I’m sending out a distress signal.
I know you’re out there somewhere and I need your help.
My son Andrew is hurting himself, and I cannot get him to stop.
Neither can my husband.
Or anyone else for that matter.
We’ve tried mittens and gloves and squeezes and shiny things.
We’ve tried massages and songs and bins filled with rice and beans.
And so far, nothing has worked.
His body is covered in scars and fresh scratches and wounds and we are at a loss.
I don’t want to Google any more theories or read any more research or stare at any more faces that go blank when I ask for assistance and offer only a kind hug and a “Hang in there mom, you’re doing the best you can!”
Because I’m not.
I’m not doing the best I can.
Which is why I want to hear from YOU.
Because only YOU can tell me why he’s doing it, and only YOU can tell me how to help him stop.
From everything we’ve seen (and read, and heard), it appears that Andrew is picking and scratching for sensory input.
He does it when he’s alone, when he’s around others; he does it when he’s happy, sad, mad, bored.
It first started with his fingers, then knuckles, then hands.
In the summer, when he wore shorts, he went after his legs and we contemplated putting him in jeans even when the temperatures began to rise into the three digits but we couldn’t bear to see him uncomfortable.
Now he’s going after his face.
His forehead, his cheeks, the backs of his ears are all riddled with scars and angry red lines and scabs that have very little chances of healing.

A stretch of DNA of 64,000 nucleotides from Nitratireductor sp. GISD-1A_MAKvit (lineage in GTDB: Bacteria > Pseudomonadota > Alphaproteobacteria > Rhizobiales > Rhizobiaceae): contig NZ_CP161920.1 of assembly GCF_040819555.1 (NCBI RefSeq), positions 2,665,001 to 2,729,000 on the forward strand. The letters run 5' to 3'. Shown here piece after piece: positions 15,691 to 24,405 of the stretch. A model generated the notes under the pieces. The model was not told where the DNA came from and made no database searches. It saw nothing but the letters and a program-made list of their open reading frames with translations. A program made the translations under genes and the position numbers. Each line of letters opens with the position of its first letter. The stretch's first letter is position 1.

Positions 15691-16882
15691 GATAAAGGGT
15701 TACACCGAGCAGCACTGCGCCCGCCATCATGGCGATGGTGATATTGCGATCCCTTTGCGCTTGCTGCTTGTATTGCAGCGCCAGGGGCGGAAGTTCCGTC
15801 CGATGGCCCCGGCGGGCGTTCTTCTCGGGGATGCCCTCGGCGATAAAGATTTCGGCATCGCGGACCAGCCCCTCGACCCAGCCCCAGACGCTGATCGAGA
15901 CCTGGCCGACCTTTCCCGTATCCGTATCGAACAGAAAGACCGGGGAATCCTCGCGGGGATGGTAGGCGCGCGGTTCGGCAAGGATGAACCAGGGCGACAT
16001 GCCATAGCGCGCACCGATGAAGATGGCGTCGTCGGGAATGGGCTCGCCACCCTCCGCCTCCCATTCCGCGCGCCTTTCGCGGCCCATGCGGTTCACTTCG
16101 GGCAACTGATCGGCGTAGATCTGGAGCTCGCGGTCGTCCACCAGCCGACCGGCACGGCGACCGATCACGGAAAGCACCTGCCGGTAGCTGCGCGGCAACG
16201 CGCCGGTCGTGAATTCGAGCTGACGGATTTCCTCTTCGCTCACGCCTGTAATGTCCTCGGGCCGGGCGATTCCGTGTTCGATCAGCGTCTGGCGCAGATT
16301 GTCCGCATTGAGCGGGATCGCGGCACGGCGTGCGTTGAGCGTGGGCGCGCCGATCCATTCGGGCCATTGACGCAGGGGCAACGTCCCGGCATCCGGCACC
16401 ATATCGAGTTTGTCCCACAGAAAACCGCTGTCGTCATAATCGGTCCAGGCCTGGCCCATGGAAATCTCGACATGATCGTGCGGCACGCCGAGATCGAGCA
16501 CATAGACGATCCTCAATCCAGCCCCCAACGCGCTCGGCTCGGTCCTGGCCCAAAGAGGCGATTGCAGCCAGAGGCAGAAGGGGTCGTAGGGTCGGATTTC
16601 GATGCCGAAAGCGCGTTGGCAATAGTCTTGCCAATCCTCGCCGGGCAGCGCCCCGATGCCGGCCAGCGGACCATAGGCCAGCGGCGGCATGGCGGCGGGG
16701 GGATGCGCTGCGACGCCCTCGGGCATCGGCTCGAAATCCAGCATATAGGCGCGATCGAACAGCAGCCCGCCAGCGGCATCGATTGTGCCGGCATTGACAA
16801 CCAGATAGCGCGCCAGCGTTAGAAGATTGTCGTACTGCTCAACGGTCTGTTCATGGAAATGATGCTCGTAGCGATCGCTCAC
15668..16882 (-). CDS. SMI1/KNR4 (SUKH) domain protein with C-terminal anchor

I have no idea what to do, I have no idea how to help him, and I’m feeling pretty damn useless right now.
And I’m pretty tired of people saying crap like, “It’s just his autism.”
Um, okay, thanks. Now what?
So if you’re on the spectrum, have experience with this type of behavior and/or stim, and you’re willing to talk to me about it, I would be so grateful for your help.
We often speak of community and advocacy and working together; well, this is me, reaching out, trying to get some insight from those who hopefully know what I do not: How to help my son.
A mom who may not have all the answers, but who will move the earth and the moon to get them.
For those who have asked, I wanted to provide additional information on our son Andrew, who will be 11 this coming March. Andrew is non-verbal (though we are working hard to give him a voice via Proloquo2go and his iPad) and considered to be on the severe end of the autism spectrum. Developmentally, Andrew often falls in the 18-36 month range, though he continues to make amazing progress cognitively thanks to a variety of programs and therapies, both in and outside of the home, facilitated by a group of fabulous people who believe in our son.
As parents, we absolutely respect Andrew’s right to stim as well as his sensory needs, and try to provide him with the means and the environment to carry out those stims and meet those sensory needs whenever possible. Our favorite is his hand flapping; he never looks more free and focused and euphoric than when his hands and arms are going a million miles a minute. I swear, one day he will take flight! But if a stim can lead to a potentially dangerous situation, as his parents our first priority is his safety and that is why we are searching for answers and suggestions. Again, I thank you all and really value ALL of the insight. It helps to paint a more complete picture of our little boy, who we love fiercely and want to see thrive in whatever way makes sense for him.